Lanfranc

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Lanfranc

(lăn`frăngk), d. 1089, Italian churchman and theologian, archbishop of Canterbury (1070–89), b. Pavia. At first educated in civil law, he turned to theology and became a pupil of Berengar of ToursBerengar of Tours
, c.1000–1088?, French theologian, also called Bérenger and Berengarius, b. Tours. He was archdeacon of Angers (c.1040–1060). After studying at Chartres, he returned to Tours to become head of its cathedral school.
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. After teaching in Avranches, Normandy, he went to Bec (c.1040), where he founded an illustrious school and became prior (c.1043). Among his pupils were St. AnselmAnselm, Saint
, 1033?–1109, prelate in Normandy and England, archbishop of Canterbury, Doctor of the Church (1720), b. Aosta, Piedmont. After a carefree youth of travel and schooling in Burgundy he became a disciple and companion of Lanfranc, the famed theologian and prior
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 and perhaps Pope Alexander II. In 1049, Berengar impugned Lanfranc's orthodoxy, and Lanfranc, successfully clearing himself, attacked Berengar in turn. Some 10 years later Lanfranc wrote the treatise De Corpore et Sanguine Domine [concerning the Body and Blood of the Lord], which, though ineffective as a rebuttal of Berengar's writings on the Eucharist, set forth ideas that became influential in the Middle Ages. He was closely associated with Duke William of Normandy (later William IWilliam I
or William the Conqueror,
1027?–1087, king of England (1066–87). Earnest and resourceful, William was not only one of the greatest of English monarchs but a pivotal figure in European history as well.
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 of England) and probably helped secure papal recognition of the duke's marriage and the papal blessing for the conquest of England. In 1070, William replaced StigandStigand
, d. 1072, English prelate. He held simultaneously the sees of Winchester and Canterbury from 1052 though official recognition of this did not come until 1058 from Benedict X, an antipope.
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 as archbishop with Lanfranc, who accepted only on the direct command of the pope. Thereafter king and archbishop worked closely together in matters of both church and state. Lanfranc replaced English abbots and bishops with Normans (a course often denounced but quite essential to any reform), reduced the archbishop of York to subjection to Canterbury, legislated against clerical marriage and concubinage, built churches, reformed ecclesiastical finance, established ecclesiastical courts, strengthened the monasteries, and removed the bishoprics from small towns to important cities. Occasional friction between church and state caused no quarrels until the reign of William IIWilliam II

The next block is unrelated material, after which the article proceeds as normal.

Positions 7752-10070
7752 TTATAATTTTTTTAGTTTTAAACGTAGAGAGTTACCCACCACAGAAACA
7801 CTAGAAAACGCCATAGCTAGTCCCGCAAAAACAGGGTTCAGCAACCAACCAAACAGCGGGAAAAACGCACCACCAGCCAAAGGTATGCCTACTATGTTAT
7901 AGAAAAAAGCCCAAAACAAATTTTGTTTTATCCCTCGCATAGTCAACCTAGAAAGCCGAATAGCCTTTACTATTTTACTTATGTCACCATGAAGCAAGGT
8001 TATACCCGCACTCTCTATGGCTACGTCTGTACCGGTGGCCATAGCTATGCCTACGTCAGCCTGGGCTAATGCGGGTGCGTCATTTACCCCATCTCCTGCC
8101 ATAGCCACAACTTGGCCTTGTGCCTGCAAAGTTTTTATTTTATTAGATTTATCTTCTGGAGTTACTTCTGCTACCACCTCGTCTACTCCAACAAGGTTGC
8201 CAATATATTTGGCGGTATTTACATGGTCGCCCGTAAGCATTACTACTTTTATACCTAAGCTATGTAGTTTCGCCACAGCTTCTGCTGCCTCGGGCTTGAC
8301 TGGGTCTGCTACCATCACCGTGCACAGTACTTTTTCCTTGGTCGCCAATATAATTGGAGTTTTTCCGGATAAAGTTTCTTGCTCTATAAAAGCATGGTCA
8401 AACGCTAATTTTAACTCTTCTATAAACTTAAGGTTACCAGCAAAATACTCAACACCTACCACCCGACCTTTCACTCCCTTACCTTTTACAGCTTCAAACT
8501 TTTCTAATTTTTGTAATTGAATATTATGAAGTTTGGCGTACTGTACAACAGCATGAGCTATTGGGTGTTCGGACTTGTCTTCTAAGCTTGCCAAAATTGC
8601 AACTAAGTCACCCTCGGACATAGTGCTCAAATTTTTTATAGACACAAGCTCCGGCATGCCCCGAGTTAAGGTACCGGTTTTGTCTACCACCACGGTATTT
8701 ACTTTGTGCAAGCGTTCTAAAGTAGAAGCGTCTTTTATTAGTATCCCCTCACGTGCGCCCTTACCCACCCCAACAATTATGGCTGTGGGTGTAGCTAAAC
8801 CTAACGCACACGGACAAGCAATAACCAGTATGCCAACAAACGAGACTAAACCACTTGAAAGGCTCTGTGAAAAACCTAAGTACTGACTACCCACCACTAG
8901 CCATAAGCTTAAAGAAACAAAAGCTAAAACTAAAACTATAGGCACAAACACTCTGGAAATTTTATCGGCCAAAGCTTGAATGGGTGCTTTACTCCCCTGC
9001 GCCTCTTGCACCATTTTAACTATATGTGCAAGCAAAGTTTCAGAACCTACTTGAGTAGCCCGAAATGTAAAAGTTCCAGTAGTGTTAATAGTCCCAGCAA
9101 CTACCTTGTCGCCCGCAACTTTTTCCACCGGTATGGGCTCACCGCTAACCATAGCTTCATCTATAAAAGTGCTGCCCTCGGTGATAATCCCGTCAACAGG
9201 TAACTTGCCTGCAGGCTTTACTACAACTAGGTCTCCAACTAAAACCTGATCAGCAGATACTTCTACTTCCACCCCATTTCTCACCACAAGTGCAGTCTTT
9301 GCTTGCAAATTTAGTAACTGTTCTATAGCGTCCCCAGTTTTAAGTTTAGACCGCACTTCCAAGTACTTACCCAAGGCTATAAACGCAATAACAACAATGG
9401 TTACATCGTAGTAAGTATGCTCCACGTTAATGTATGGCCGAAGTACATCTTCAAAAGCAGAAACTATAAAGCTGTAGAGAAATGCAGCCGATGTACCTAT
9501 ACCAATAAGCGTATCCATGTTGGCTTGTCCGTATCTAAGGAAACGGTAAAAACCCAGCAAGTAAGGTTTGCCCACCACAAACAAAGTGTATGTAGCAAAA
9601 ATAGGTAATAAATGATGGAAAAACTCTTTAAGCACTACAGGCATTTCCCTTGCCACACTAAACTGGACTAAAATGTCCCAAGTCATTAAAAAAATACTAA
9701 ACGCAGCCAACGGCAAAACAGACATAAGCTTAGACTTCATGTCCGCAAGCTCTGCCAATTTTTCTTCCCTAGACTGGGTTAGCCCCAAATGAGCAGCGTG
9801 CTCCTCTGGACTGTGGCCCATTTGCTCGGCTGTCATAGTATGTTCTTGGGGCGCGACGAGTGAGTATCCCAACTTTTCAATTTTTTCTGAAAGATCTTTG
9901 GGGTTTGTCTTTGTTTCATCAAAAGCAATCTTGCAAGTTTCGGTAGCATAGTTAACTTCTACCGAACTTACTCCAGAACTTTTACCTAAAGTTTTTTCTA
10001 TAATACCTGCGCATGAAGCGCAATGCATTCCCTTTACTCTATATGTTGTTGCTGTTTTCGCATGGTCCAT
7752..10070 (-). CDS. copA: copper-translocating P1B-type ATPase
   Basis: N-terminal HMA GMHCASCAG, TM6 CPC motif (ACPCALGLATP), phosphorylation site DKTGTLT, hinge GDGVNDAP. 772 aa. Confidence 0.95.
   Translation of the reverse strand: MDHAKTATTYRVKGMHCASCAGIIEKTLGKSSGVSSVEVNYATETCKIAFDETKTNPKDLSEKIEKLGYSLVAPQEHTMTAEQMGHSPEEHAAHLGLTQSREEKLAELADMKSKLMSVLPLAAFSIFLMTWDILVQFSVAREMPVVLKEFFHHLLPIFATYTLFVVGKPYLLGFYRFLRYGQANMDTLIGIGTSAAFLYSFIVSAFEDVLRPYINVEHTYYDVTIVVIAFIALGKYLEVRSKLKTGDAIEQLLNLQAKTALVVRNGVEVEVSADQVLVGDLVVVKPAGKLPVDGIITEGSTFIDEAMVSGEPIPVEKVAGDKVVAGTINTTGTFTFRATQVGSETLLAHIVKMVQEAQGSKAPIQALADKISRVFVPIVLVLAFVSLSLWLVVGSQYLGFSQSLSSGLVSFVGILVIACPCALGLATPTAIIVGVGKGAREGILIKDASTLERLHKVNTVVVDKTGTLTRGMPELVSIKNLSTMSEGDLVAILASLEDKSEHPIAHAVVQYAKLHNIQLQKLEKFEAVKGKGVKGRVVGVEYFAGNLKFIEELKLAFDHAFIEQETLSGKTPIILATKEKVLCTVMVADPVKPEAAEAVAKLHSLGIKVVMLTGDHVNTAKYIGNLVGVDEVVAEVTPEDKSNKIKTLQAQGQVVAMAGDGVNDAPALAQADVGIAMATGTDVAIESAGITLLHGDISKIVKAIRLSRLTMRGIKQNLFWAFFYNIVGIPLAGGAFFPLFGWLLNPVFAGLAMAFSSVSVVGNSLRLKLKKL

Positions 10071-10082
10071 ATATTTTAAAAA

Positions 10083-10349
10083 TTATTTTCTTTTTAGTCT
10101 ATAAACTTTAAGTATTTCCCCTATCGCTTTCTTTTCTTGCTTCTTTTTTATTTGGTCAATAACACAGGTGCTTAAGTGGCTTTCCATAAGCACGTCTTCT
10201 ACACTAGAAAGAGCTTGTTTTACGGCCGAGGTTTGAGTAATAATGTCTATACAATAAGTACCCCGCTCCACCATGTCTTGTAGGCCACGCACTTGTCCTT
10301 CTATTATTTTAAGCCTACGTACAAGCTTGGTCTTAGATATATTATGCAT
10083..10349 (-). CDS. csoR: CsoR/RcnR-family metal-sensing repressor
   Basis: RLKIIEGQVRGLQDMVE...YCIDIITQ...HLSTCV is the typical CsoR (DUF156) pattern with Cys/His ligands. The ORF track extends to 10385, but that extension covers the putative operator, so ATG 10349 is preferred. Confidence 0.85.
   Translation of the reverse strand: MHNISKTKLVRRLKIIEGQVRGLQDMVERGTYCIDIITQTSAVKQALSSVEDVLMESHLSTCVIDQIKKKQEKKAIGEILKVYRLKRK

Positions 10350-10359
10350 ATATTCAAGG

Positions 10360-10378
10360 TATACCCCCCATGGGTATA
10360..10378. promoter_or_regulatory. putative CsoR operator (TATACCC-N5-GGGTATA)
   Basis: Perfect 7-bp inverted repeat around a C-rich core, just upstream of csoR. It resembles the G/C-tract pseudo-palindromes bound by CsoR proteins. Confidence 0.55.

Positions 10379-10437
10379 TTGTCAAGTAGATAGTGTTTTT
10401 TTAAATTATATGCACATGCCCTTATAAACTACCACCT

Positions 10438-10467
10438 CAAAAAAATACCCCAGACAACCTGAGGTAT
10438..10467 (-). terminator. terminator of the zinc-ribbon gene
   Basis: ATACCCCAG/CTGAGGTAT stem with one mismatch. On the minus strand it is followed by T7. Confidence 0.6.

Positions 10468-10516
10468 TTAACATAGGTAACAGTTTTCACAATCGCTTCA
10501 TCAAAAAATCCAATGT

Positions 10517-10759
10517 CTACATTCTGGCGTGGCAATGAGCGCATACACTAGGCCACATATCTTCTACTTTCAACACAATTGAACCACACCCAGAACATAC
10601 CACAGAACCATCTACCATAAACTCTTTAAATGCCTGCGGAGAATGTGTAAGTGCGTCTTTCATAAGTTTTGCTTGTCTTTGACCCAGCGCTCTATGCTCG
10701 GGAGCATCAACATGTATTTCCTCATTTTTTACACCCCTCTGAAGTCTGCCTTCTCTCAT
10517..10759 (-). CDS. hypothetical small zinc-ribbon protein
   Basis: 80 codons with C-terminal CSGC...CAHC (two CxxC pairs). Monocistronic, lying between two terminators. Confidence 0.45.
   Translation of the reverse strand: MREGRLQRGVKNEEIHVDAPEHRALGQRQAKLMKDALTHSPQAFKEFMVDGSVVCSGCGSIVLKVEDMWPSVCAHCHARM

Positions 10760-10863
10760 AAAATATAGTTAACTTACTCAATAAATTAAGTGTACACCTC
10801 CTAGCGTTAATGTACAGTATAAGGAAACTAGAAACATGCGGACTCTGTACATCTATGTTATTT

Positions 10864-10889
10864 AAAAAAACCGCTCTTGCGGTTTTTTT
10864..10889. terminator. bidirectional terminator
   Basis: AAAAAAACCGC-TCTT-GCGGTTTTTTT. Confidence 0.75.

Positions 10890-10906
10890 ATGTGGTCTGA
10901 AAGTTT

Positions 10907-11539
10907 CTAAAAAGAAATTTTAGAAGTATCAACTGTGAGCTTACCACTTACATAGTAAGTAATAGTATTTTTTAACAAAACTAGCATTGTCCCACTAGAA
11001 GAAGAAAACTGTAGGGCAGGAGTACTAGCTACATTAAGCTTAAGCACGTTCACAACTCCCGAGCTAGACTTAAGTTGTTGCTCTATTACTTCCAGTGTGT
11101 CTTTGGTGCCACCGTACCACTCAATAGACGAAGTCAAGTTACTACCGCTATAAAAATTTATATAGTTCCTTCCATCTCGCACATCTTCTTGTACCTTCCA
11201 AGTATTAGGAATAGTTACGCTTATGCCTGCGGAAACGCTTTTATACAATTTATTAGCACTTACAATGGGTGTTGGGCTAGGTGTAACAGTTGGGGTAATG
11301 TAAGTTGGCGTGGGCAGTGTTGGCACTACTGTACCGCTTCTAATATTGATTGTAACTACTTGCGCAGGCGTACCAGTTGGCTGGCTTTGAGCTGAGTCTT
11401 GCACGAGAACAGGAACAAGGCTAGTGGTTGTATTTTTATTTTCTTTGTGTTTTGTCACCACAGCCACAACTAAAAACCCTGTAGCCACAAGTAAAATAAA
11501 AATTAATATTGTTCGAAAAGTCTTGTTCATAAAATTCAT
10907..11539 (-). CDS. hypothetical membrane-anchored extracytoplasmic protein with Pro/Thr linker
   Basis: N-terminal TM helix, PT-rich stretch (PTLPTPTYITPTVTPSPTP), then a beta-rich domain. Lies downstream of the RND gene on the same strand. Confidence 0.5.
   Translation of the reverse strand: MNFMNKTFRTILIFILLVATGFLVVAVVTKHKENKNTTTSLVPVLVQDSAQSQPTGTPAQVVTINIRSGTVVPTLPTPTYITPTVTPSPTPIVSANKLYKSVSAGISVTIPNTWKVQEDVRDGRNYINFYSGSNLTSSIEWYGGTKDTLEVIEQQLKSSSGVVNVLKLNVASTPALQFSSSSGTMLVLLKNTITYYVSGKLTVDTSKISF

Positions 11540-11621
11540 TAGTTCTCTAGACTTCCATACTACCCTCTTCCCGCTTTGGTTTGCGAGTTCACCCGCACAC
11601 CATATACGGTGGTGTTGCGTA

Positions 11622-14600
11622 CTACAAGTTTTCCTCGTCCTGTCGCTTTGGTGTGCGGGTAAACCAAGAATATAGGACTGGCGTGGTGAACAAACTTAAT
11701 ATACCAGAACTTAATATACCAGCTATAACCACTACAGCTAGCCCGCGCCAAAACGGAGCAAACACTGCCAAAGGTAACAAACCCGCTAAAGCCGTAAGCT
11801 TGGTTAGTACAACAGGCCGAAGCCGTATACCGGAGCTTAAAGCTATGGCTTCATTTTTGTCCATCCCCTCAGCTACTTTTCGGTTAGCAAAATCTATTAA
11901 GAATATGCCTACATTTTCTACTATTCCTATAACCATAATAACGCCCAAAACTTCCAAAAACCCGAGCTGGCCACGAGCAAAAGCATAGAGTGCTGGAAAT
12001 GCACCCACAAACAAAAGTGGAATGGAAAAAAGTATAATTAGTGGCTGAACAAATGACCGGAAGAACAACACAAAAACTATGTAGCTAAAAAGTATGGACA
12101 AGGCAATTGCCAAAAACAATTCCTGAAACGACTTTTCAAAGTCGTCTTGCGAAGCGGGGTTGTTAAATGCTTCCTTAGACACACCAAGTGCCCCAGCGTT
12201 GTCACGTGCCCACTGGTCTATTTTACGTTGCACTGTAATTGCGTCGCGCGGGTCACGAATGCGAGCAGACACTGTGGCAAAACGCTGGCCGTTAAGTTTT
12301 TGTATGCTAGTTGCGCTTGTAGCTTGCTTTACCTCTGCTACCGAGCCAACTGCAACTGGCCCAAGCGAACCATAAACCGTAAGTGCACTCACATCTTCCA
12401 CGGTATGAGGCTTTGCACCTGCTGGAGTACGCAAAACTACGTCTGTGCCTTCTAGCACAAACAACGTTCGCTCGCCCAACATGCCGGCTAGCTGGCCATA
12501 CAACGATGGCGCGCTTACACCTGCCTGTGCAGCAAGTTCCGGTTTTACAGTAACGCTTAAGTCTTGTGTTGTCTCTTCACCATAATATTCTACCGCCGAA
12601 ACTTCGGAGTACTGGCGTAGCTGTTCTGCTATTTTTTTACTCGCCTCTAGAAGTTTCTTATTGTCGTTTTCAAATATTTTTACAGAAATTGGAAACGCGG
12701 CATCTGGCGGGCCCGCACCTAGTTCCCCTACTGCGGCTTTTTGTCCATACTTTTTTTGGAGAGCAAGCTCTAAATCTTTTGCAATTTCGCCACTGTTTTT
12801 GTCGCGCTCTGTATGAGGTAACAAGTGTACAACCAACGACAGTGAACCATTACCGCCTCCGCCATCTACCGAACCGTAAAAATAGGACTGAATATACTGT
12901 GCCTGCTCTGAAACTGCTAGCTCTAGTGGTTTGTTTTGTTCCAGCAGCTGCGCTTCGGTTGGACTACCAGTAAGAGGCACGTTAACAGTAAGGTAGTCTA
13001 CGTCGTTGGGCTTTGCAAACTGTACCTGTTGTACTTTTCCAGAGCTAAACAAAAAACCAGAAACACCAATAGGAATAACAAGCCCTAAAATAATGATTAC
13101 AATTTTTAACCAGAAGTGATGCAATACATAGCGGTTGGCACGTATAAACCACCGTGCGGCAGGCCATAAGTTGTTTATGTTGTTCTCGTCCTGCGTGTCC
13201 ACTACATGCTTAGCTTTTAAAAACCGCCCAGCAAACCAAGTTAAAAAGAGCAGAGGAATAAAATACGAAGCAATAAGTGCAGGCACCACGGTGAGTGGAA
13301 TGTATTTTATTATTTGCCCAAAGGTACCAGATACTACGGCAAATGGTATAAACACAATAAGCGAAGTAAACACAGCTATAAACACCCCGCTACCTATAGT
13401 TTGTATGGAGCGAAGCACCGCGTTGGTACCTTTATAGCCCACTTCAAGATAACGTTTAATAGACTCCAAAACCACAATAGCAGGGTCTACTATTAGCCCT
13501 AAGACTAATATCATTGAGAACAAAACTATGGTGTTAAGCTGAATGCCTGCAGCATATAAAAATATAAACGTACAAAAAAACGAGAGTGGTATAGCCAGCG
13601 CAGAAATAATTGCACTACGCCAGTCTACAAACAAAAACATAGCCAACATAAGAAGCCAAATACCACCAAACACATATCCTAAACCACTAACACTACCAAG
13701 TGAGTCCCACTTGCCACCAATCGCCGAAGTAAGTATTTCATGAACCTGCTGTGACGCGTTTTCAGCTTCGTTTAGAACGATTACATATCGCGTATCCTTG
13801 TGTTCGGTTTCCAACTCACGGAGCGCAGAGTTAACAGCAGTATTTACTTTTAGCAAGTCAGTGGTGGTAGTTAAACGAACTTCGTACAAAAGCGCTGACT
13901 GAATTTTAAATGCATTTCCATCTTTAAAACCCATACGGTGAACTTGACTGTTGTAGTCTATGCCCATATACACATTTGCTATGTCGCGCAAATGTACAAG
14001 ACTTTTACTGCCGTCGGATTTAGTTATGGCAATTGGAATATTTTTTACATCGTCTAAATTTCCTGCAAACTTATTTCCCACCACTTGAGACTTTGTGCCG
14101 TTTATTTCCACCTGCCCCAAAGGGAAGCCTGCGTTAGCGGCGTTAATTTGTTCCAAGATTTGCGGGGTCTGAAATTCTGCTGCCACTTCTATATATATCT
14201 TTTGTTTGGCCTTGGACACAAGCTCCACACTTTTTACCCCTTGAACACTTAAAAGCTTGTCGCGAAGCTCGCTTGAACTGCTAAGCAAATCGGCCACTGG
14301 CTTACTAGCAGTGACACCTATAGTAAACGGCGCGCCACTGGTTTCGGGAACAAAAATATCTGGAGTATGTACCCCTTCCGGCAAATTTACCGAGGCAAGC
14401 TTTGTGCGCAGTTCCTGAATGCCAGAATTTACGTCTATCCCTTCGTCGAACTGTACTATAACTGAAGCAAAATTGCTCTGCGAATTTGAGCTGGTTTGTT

or William Rufus
, d. 1100, king of England (1087–1100), son and successor of William I. He was called William Rufus or William the Red because of his ruddy complexion.
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. Lanfranc had favored young William, and crowned him, but the archbishop was deeply displeased by the king's arbitrary actions, and trouble was averted only by Lanfranc's death.

Bibliography

See M. Gibson, Lanfranc of Bec (1978).

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Lanfranc

?1005--89, Italian ecclesiastic and scholar; archbishop of Canterbury (1070--89) and adviser to William the Conqueror. He instituted many reforms in the English Church
Collins Discovery Encyclopedia, 1st edition © HarperCollins Publishers 2005
References in periodicals archive ?
H.'s rereading of Lanfranc of Bec's De corpore et sanguine Domini offers a somewhat less happy surprise, as step by step Lanfranc's method is shown to consist in a sophistical misuse of dialectic as his means of attacking Berengar's position.
The author of this useful new study takes four authors of a key period in the story of the development of logic as a tool for theologians in the late- eleventh and early-twelfth centuries (Peter Damian, Lanfranc of Bec, Berengar of Tours, and Anselm of Canterbury), and asks them awkward questions.
This procession, which much antedates the better-known fourteenth-century Corpus Christi one, has been considered the creation of Lanfranc of Bec in the eleventh century, at a moment when the nature of eucharistic presence was, as at the beginning of the sixteenth century, severely controverted.